Belgian journalist Michel Collon, Greek journalist and former member of SYRIZA Secretariat Dimitris Konstantakopoulos and ex-senior CIA Analyst Ray McGovern debate Trump, East-West relations and the...
The adoption, by the Security Council of the United Nations, of a decision condemning Israel for allowing the colonization of occupied Palestinian lands has provoked a polemic of extreme and very rare violence, between Netanyahu and the US Administration.
John Kerry offered yet another tough-love talk to Israel at the pro-Israel Saban Forum yesterday. The United States gives Israel more than half of the aid that we give “to the entire world,” and Israel simply ignores us when we warn it about new settlements.
Speaking before a United Nations Security Council meeting on Syria Wednesday, US Secretary of State John Kerry demagogically blamed Russia and the government of President Bashar al-Assad for the escalating violence that has left a ceasefire reached earlier this month in tatters.
The US and Russia have committed to a ceasefire beginning Monday at sunset, which is to last for a week over the Eid holiday. The US-backed rebel groups are supposed to cease attacking government-held areas, although it appears increasingly likely that some rebel groups will refuse to implement the deal. The Assad government has agreed to allow humanitarian supplies into Aleppo.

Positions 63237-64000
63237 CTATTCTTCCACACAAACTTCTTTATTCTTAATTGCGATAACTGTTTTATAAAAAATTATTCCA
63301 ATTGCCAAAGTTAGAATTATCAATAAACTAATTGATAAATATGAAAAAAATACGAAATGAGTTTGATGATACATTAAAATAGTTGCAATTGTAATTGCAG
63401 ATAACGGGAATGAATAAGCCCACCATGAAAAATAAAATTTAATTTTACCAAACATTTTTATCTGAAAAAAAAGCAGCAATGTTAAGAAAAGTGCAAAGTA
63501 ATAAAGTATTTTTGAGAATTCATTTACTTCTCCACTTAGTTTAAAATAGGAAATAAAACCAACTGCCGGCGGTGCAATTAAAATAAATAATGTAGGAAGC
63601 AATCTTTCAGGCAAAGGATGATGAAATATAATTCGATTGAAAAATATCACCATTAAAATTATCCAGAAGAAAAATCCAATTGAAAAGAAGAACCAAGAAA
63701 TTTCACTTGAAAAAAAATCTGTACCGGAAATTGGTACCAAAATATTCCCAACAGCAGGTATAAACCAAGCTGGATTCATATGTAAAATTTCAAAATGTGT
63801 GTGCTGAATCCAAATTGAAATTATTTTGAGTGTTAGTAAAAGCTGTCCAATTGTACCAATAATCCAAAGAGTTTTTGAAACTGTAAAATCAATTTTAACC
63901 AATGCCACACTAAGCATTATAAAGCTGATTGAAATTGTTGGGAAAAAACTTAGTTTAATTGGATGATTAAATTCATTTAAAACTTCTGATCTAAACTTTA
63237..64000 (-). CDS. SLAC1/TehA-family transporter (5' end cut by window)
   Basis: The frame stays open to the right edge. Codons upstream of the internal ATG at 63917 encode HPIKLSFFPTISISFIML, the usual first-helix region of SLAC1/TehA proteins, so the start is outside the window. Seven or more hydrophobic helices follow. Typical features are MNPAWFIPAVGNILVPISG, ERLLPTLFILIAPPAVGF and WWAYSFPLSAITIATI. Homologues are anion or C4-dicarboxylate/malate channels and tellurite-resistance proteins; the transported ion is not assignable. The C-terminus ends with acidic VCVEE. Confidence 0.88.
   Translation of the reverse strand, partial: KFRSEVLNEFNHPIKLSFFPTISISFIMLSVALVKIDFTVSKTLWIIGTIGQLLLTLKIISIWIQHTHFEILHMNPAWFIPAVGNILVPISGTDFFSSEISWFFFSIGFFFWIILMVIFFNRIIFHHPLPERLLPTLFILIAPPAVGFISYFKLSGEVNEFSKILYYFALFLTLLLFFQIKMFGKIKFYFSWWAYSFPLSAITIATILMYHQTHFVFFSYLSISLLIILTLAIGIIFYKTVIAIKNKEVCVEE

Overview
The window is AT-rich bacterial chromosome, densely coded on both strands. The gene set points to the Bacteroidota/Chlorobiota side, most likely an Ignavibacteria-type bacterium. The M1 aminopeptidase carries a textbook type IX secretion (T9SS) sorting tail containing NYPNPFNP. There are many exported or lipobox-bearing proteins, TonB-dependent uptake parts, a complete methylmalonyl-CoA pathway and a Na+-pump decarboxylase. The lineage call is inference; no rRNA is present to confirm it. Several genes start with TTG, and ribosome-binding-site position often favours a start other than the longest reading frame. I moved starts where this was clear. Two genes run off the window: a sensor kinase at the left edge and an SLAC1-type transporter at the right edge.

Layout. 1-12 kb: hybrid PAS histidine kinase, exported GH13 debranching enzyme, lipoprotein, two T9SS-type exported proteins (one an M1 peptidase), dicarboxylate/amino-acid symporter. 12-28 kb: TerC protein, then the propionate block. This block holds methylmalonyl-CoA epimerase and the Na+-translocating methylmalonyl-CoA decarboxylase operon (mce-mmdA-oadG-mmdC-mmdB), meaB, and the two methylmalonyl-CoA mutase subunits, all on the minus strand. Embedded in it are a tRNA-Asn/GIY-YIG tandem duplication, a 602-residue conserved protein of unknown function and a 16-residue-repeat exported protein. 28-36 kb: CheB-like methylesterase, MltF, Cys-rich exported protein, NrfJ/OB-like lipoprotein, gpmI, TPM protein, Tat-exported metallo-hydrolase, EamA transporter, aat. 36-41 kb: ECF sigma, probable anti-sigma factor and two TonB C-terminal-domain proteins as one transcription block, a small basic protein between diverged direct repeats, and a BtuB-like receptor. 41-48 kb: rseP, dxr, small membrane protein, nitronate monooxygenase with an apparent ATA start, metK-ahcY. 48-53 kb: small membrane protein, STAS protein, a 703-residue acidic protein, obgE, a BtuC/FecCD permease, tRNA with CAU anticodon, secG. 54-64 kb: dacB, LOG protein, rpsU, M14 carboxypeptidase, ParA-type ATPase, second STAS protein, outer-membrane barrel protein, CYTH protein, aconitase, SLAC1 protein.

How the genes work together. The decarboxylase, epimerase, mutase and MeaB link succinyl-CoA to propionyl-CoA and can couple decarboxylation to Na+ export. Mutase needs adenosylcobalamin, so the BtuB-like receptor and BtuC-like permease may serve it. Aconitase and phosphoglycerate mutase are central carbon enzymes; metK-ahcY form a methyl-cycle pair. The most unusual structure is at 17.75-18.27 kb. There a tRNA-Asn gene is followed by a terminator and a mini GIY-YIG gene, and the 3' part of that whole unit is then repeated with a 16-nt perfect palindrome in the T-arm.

It is very significant inside and outside Syria because it is between the US and Russia, the most powerful players in the Syrian conflict, who can put pressure on their allies and proxies to comply. It is important too because it is the sign of a change in the international political landscape: Russia is back as a superpower – certainly in the Middle East and perhaps
The US and Russia’s landmark agreement may drastically reduce the violence that has characterised the last five years in war-ravaged Syria, but as Patrick Cockburn writes from Damascus, much still depends on defeating jihadist rebels and pressuring local allies to comply
Another Saudi-led coalition airstrike in northern Yemen killed 11 civilians on Friday—only one day after U.S. Secretary of State John Kerry visited Saudi Arabia, purportedly to urge Saudi King Salman to seek a "political solution" to the Saudi-led coalition's bombing campaign in Yemen.